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PLoS Pathog. 2013;9(6):e1003406. doi: 10.1371/journal.ppat.1003406. Epub 2013 Jun 6.

Extramedullary myelopoiesis in malaria depends on mobilization of myeloid-restricted progenitors by IFN-γ induced chemokines.

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  • 1Division of Molecular Immunology, MRC National Institute for Medical Research, London, United Kingdom.

Abstract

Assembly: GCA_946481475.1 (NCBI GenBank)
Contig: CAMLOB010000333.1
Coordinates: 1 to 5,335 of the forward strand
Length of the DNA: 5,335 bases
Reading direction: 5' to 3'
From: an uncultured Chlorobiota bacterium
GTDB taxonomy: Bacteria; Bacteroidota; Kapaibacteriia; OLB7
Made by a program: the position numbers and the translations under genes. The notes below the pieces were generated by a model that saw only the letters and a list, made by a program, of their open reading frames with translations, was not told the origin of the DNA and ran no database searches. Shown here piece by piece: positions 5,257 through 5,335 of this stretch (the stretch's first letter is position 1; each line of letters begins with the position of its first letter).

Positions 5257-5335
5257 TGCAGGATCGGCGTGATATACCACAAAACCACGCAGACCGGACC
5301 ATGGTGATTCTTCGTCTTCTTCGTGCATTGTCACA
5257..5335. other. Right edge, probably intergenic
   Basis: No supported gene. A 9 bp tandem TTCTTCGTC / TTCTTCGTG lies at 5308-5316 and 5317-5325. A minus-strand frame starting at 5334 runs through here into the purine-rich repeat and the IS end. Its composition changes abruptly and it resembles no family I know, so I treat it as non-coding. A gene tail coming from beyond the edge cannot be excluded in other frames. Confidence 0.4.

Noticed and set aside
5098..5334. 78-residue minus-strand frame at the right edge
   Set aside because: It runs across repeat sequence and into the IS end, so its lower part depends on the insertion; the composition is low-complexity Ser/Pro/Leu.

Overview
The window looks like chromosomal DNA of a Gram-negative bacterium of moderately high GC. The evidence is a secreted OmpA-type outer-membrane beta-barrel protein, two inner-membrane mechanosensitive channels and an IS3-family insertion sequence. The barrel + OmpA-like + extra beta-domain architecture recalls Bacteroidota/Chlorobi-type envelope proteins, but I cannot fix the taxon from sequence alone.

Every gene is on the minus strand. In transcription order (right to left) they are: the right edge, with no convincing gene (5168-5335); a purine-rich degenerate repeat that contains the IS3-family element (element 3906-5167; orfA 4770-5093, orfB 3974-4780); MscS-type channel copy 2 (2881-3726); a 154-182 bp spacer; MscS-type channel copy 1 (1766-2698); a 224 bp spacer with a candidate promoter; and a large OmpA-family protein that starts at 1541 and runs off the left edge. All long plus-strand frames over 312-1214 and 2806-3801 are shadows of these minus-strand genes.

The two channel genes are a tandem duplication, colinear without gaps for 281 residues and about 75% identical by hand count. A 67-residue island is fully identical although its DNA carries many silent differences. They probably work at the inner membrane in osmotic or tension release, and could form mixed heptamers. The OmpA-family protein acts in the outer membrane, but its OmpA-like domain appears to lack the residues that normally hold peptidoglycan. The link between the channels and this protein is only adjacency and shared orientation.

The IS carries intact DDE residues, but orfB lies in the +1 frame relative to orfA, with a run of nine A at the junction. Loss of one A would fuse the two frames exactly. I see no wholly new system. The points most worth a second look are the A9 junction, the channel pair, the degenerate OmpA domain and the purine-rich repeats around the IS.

Resolution of a variety of acute bacterial and parasitic infections critically relies on the stimulation of myelopoiesis leading in cases to extramedullary hematopoiesis. Here, we report the isolation of the earliest myeloid-restricted progenitors in acute infection with the rodent malaria parasite, Plasmodium chabaudi. The rapid disappearance of these infection-induced myeloid progenitors from the bone marrow (BM) equated with contraction of the functional myeloid potential in that organ. The loss of BM myelopoiesis was not affected by the complete genetic inactivation of toll-like receptor signaling. De-activation of IFN-γ signaling completely abrogated the contraction of BM myeloid progenitors. Radiation chimeras of Ifngr1-null and control BM revealed that IFN-γ signaling in an irradiation-resistant stromal compartment was crucial for the loss of early myeloid progenitors. Systemic IFN-γ triggered the secretion of C-C motif ligand chemokines CCL2 and CCL7 leading to the egress of early, myeloid-committed progenitors from the bone marrow mediated by their common receptor CCR2. The mobilization of myeloid progenitors initiated extramedullary myelopoiesis in the spleen in a CCR2-dependent manner resulting in augmented myelopoiesis during acute malaria. Consistent with the lack of splenic myelopoiesis in the absence of CCR2 we observed a significant persistence of parasitemia in malaria infected CCR2-deficient hosts. Our findings reveal how the activated immune system mobilizes early myeloid progenitors out of the BM thereby transiently establishing myelopoiesis in the spleen in order to contain and resolve the infection locally.

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